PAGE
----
The study of RNA modifications in large clinical cohorts can reveal relationships between the epitranscriptome and human diseases, although this is especially challenging. Researchers from the National University of Singapore have developed ModTect, a statistical framework to identify RNA modifications de novo by standard RNA-sequencing with deletion and mis-incorporation signals. The researchers show that ModTect can identify both known (N 1-methyladenosine) and previously unknown types of mRNA modifications (N 2,N 2-dimethylguanosine) at nucleotide-resolution. Applying ModTect to 11,371 patient samples and 934 cell lines across 33 cancer types, they show that the epitranscriptome was dysregulated in patients across multiple cancer types and was additionally associated with cancer progression and survival outcomes. Some types of RNA modification were also more disrupted than others in patients with cancer. Moreover, RNA modifications contribute to multiple types of RNA-DNA sequence differences, which unexpectedly escape detection by Sanger sequencing. ModTect can thus be used to discover associations between RNA modifications and clinical outcomes in patient cohorts.
ModTect enables the discovery of multiple types of RNA modifications by standard RNA-seq
(A) Schematic depicting how a type of base pair–disrupting RNA modification [3-methyluridine (m3U)] with an added chemical moiety disrupts Watson-Crick base pairing. (B) RNA modifications that disrupt base pairing cause the misincorporation of nucleotides, thus generating a multinucleotide mismatch pattern, and cause skipping of the modified base to produce a deletion signature during reverse transcription. (C) Detection of a multinucleotide mismatch and deletion signal at three different types of base pair–disrupting rRNA modifications. Top: Screenshot depicting the multinucleotide mismatch and deletion signature detected by RNA-seq but not by whole genome DNA sequencing (DNA-seq) at the m3U site. Middle: Percentage of each type of nucleotide and deletions observed from DNA sequencing and RNA-seq at three different types of base pair–disrupting RNA modification sites, N1-methyladenosine (m1A) at 28S:1322 rRNA, m3U at 28S:4530 rRNA, and 3-(3-amino-3-carboxypropyl) pseudo-uridine (m1acp3Ψ) at 18S:1248 rRNA. Depth of sequencing is indicated at the top of the chart. Bottom: Mismatch rate, deletion rate, and the type of mismatches observed at sites corresponding to each type of base pair–disrupting RNA modification. (D) Performance of ModTect in identifying base pair–disrupting RNA modifications on ribosomal RNAs (rRNAs). Left: ModTect allows effective extraction of the multinucleotide mismatch and deletion signals at an RNA modification site from RNA-seq. Multinucleotide mismatch signal represented by the modification score was extracted using a statistical model we designed, without the need for DNA sequencing. The deletion signal around each RNA modification is also depicted. Right: Precision-Recall curve, generated on the basis of rRNA modification sites from 934 RNA-seq datasets. The area under the precision-recall curve for each approach is indicated in the table.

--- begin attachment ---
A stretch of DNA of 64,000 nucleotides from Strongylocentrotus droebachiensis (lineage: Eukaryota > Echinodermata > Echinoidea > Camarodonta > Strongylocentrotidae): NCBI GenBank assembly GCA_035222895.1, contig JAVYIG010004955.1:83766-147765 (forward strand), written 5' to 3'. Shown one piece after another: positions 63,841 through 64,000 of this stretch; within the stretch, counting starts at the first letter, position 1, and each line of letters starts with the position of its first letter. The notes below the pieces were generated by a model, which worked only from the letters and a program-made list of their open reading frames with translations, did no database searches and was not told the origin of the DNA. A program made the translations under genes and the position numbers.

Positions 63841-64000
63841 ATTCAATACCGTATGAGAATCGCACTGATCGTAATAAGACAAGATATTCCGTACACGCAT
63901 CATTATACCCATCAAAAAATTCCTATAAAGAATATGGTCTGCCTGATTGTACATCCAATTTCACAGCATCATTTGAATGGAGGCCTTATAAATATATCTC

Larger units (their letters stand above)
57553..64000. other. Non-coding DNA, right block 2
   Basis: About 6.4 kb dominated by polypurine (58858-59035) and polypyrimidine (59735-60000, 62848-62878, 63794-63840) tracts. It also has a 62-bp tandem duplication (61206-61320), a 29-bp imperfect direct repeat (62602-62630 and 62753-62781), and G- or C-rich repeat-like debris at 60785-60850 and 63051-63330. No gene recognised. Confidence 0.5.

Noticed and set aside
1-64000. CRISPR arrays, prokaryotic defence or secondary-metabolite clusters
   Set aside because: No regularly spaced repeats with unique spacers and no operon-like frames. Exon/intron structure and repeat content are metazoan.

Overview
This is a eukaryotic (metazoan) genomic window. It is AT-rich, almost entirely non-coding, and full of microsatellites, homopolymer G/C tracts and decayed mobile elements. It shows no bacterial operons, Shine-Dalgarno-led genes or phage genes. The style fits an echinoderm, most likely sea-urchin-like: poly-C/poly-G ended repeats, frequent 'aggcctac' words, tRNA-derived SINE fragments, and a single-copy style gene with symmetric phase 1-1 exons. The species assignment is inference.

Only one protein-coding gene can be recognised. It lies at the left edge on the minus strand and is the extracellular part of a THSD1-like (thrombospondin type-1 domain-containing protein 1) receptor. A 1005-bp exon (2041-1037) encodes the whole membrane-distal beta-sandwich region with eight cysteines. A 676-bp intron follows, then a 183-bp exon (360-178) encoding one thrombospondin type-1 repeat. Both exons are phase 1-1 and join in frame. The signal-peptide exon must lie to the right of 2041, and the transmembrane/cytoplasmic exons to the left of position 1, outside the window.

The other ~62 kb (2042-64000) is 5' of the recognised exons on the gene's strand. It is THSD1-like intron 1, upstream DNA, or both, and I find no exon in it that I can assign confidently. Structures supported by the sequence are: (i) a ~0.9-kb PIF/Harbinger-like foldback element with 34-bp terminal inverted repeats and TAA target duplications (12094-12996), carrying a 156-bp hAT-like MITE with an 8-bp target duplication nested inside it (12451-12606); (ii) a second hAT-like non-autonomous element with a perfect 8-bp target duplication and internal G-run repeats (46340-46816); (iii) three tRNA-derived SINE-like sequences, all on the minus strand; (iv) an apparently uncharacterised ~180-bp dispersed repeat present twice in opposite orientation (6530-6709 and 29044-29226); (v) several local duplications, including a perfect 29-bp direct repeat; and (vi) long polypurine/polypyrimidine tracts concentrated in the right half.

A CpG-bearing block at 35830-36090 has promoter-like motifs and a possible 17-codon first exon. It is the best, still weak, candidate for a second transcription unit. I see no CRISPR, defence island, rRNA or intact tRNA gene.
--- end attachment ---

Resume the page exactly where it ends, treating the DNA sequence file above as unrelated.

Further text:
Availability – ModTect is available at: https://github.com/ktan8/ModTect